For a moment the khaki boys stood, motionless, and then Jimmy, looking around on the circle of his companions, exclaimed:
“Well, if that isn’t mysterious!”
“I should say so!” agreed Bob. “Talk about the man in the iron mask—this beats it!”
“Why doesn’t he come with us, toward the American lines?” asked Roger. “Why does he want to go over where the Huns are? This gets me. It looks as if he was——”
He did not finish the sentence. But his chums knew what he had started to say. Only it seemed a terrible suspicion to which to give voice, against the man who had saved their lives. Still, with all that, the khaki boys could not help thinking in their hearts that there was something wrong.
“Maybe he’s going over there to scout around and see if that’s a better way for us to get back to our quarters,” suggested Bob.
Jimmy shook his head. Then he remarked slowly:
“Come on! Let’s see about food and water and then well hike. All our stuff—guns, rations and everything—has gone up in the fire.”
“I haf yet two off dem handle chranades,” spoke up Iggy, meaning, thereby the serrated Mills bombs which were used in the trench raids.
“Hold on to them!” advised Jimmy. “We’ll need them if the Huns see us, and they’re very likely to.”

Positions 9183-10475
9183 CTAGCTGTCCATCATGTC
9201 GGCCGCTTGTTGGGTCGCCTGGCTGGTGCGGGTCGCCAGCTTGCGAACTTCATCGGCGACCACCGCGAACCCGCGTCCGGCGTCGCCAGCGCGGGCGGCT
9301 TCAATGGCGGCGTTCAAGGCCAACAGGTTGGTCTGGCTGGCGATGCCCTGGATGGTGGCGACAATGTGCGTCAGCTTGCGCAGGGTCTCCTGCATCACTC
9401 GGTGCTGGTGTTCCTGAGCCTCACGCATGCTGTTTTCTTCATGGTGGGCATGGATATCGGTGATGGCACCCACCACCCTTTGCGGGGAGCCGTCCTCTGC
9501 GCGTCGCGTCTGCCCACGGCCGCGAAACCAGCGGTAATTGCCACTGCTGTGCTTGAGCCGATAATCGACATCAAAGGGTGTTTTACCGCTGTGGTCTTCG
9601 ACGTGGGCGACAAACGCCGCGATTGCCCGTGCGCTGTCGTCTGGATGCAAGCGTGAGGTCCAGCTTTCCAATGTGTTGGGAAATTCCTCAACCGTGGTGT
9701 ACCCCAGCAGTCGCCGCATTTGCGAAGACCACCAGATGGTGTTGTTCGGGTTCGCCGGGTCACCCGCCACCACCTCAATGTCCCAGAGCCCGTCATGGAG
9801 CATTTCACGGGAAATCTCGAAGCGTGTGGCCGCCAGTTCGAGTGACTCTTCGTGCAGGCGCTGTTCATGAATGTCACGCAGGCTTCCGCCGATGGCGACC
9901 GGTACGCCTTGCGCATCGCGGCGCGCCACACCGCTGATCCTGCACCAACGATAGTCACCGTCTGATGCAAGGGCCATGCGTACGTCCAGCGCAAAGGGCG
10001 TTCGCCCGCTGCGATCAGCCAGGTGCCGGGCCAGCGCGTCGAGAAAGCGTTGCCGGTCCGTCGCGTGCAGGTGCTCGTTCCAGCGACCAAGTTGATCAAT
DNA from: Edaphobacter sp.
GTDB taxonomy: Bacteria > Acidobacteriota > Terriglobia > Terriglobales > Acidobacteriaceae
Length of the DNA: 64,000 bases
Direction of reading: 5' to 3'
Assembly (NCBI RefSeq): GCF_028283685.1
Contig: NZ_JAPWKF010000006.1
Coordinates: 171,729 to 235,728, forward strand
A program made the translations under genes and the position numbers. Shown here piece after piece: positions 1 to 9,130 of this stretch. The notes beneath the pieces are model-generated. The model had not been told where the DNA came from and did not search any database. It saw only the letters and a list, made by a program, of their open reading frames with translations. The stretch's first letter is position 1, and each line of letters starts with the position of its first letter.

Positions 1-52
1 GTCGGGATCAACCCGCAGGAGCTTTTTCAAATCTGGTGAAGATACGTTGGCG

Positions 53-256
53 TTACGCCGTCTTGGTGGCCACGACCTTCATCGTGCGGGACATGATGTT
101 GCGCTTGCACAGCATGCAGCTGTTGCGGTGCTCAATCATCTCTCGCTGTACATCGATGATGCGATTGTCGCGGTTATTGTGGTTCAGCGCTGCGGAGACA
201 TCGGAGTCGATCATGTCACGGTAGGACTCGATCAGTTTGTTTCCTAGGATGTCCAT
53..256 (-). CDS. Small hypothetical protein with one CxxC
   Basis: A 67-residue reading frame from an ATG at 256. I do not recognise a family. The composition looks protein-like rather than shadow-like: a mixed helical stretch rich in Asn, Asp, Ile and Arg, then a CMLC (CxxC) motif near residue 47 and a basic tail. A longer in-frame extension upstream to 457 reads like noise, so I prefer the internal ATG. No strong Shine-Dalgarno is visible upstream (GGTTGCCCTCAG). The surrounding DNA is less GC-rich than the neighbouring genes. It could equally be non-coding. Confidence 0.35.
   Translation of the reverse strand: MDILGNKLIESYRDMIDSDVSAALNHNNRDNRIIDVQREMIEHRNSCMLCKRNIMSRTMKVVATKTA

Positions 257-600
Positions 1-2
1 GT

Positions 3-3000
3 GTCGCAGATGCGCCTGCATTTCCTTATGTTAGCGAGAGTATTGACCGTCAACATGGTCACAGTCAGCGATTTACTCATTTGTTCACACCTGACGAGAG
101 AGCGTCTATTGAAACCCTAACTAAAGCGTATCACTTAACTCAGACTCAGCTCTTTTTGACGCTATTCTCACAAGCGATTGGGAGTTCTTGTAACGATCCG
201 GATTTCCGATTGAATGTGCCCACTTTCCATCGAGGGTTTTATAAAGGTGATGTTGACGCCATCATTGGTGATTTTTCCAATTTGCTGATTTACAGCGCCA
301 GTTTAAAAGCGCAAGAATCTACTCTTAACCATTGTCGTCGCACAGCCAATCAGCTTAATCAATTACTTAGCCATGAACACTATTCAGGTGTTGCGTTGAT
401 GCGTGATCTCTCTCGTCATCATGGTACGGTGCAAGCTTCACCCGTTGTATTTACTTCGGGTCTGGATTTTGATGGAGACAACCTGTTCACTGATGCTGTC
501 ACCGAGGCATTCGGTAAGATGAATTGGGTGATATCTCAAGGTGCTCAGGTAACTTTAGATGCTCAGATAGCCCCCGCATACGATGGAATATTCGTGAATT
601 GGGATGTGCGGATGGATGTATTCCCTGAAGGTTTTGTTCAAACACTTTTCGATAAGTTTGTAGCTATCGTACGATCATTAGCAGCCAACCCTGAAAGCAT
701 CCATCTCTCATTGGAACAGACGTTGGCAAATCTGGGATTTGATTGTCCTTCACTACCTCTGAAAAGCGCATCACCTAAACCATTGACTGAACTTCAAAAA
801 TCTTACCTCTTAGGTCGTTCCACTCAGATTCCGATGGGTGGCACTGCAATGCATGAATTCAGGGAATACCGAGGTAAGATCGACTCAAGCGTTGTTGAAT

They crawled to the end of the mill flume. The fire was now some distance from this wooden water carrier. There, in a canvas bag which the boys recognized as one of the variety carried by the Americans, they found a goodly stock of provisions.
“They’ll last us a day, anyhow,” said Jimmy, making an inspection. “And by that time we may be back in our lines.”
“Or in the Germans’,” voiced Bob.
“There’s a big battle going on all around us, but we seem to be in the center of a calm area,” said Roger. “The question is how to find our way out.”
“Well, let’s go!” suddenly exclaimed Jimmy. “Well only get lame and stiff staying here, I feel as if I’d been rolled down hill in a spiked barrel.”
Not one of the five Brothers but what had several wounds. But, fortunately, they were superficial ones. They were sore and bruised from being knocked down by the concussion, and by being precipitated into the cellar by the collapse of the mill. But they were still able to travel; though, as Jimmy said, if they remained inactive their muscles and joints would stiffen.
“Hike!” cried Bob, and they set off in the direction indicated by Captain Dickerson—that strange man who had seemed so cold and reserved, and who had made so light of what he had done in saving the lives of the Khaki Boys.
“I wonder if we’ll ever see him again,” mused Franz, as they marched away from the burning mill.
“Somehow I have a feeling that we will,” said Jimmy. And afterward he was to recall those words under strange circumstances.
And so they began what was destined to be a most perilous journey to get back to their own lines.